About This Chapter
Below is a sample breakdown of the Basics of Writing Essays 11th Grade chapter into a 5-day school week. Based on the pace of your course, you may need to adapt the lesson plan to fit your needs.
|Day||Topics||Key Terms and Concepts Covered|
|Monday|| How to Write a Great Essay Quickly; |
Practicing Essay Writing to Get Better at Writing
| Four steps for producing an essay when pressed for time; |
Strategies for analyzing your writing and improving your skills
|Tuesday|| Writing for Your Audience; |
How to Edit and Improve Essay Content
| Understanding the perspective and position of your reader; |
Clarifying your essay's purpose, main points and thesis statement
|Wednesday|| How to Proofread an Essay for Spelling and Grammar; |
What are Logical Fallacies? - Define, Identify and Avoid Them
| Strategies for proofreading and editing an essay; |
Using sound reasoning and avoiding generalizations in your writing
|Thursday|| Audience Opposition: Anticipating and Refuting Opposing Views in Your Essays; |
How to Focus Your Essay and Respond to the Essay Prompt
| Presenting information that supports your main argument; |
Listing the major points and formulating a response in one sentence
|Friday||How to Write a Persuasive Essay and Use Several Sources||Using a number of credible sources to support your main arguments and ideas|
1. How to Write a Great Essay Quickly
Many tests will require you to write a timed essay. You may feel panicked at the idea of having to produce a high-quality essay under a tight time constraint. But you can relax: this video shows you four basic steps to follow so that you can write a great essay quickly.
2. Practicing Essay Writing to Get Better at Writing
It can be tough to practice your essay-writing skills on your own without a teacher's feedback. With some time and practice (and by using this game plan), you'll be on your way to practicing, evaluating and improving your writing.
3. Writing for Your Audience
By understanding some fundamental characteristics about your audience, you can write more effectively and be in better control of how well your writing is received by that audience. This video explains the basic points that you should consider in order to provide more informative and more persuasive essays for your readers.
4. How to Edit and Improve Essay Content
Going back through an essay that you've written in order to make substantive content improvements can be a daunting task. Fortunately, there are some basic principles that you can apply to whip your essay into shape.
5. How to Proofread an Essay for Spelling and Grammar
Proofreading is the last step in revising an essay - don't skip it! A single typo can sometimes ruin the hard work of an entire paper. This lesson will help you find the right proofreading strategy for you.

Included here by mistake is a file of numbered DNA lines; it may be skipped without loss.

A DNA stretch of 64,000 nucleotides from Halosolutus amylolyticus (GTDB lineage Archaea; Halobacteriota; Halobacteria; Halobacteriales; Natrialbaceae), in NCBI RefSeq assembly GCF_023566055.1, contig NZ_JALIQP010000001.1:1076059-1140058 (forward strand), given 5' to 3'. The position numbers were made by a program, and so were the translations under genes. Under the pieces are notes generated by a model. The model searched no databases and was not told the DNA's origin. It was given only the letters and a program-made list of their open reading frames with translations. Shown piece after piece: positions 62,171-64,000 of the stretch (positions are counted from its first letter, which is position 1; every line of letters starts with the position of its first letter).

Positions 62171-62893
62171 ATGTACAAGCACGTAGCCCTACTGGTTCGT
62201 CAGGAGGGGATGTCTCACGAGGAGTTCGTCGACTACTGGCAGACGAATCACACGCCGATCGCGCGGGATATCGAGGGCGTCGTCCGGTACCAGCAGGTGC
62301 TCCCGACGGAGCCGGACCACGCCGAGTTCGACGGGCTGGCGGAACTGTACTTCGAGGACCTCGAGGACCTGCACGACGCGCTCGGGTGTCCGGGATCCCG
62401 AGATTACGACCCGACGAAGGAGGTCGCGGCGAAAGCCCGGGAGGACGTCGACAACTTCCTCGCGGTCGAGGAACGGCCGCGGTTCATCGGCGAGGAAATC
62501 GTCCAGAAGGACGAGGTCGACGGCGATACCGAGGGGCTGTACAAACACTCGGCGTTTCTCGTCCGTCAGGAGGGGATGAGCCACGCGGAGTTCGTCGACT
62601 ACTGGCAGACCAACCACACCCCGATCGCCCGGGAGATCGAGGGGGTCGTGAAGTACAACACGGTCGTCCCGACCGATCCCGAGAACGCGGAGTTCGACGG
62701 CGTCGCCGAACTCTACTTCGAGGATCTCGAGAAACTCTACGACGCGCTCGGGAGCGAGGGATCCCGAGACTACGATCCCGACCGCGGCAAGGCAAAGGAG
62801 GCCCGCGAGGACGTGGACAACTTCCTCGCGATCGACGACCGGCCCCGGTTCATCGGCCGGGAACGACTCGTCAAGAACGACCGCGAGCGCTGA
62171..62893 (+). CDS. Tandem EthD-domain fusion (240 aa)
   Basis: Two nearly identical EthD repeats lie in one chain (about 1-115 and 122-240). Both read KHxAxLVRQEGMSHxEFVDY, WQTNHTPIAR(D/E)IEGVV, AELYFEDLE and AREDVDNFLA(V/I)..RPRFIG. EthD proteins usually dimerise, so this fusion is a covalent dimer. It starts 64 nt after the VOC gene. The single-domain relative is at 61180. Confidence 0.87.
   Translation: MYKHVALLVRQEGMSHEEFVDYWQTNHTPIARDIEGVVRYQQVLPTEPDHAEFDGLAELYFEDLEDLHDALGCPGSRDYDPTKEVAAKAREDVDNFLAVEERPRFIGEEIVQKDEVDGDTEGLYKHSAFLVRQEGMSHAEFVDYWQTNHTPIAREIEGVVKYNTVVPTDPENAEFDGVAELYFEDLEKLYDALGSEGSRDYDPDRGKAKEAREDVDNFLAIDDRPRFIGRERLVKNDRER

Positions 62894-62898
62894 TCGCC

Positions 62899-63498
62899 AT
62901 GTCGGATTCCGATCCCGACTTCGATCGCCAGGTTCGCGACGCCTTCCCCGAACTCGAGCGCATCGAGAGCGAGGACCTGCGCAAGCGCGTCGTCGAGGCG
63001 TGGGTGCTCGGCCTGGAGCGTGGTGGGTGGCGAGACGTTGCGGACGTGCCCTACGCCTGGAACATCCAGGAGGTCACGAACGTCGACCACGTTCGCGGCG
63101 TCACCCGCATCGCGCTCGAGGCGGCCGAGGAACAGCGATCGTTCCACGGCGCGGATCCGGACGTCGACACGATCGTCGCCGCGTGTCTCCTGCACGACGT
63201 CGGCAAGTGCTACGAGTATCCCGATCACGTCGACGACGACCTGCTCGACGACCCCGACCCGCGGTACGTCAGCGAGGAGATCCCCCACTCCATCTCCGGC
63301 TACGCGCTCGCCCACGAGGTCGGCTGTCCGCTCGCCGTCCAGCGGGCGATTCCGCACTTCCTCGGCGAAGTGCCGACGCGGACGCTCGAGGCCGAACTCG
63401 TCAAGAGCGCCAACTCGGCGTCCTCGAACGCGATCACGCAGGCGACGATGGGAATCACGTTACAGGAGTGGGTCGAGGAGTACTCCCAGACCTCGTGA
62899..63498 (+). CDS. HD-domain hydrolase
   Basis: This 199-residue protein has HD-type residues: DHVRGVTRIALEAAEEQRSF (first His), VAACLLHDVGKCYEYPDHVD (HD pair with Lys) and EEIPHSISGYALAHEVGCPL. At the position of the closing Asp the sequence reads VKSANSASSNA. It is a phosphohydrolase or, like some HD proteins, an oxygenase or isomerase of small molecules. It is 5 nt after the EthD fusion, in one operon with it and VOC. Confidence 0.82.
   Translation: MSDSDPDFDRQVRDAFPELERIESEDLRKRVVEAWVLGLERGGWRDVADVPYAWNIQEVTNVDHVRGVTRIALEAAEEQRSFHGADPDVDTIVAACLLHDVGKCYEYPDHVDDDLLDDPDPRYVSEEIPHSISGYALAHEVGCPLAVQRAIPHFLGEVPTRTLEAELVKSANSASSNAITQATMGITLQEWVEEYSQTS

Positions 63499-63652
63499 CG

6. What are Logical Fallacies? - Define, Identify and Avoid Them
Logical fallacies are flaws in reasoning that can throw your argument off track and confuse your reader. This video explains how to identify a few common logical fallacies and how to steer clear of them.
7. Audience Opposition: Anticipating and Refuting Opposing Views in Your Essays
In addition to planning the major argumentative points you'll make when writing a persuasive paper, you should also think about potential opposing views. This video gives you tips for determining how to effectively anticipate and refute opposing views as you write your argument.
8. How to Focus Your Essay and Respond to the Essay Prompt
In this video, learn how to ensure that your writing responds directly to your assignment. Then find out how to spot where you may have strayed from the paper's point and how to get back on track.
9. How to Write a Persuasive Essay and Use Several Sources
In a persuasive essay in which you cite multiple sources, it's important to strike the right balance and use your sources to support your points without depending on them too much. In this lesson, we'll cover how to use multiple sources effectively to support your argument while still fully developing your own ideas in a persuasive essay.
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Other chapters within the 11th Grade English Curriculum Resource & Lesson Plans course
- Literary Terms, Theory and Analysis Lesson Plans
- Anglo Saxon and Medieval Literature Lesson Plans
- Shakespeare and Renaissance Literature Lesson Plans
- Gothic and Romantic Literature Lesson Plans
- 19th Century Literature Lesson Plans
- 20th Century Literature Lesson Plans
- African American Writers Lesson Plans
- Contemporary Literature Lesson Plans
- Drama for 11th Grade Lesson Plans
- Interpreting Literature Lesson Plans
- Listening and Viewing 11th Grade Lesson Plans
- Literary Terms for 11th Grade Lesson Plans
- Reading and Understanding Essays 11th Grade Lesson Plans
- Using Source Materials Lesson Plans
- Conventions in Writing: Usage Lesson Plans
- Capitalization & Spelling Lesson Plans
- Elements of Grammar Lesson Plans
- English Usage Lesson Plans
- Punctuation in Writing Lesson Plans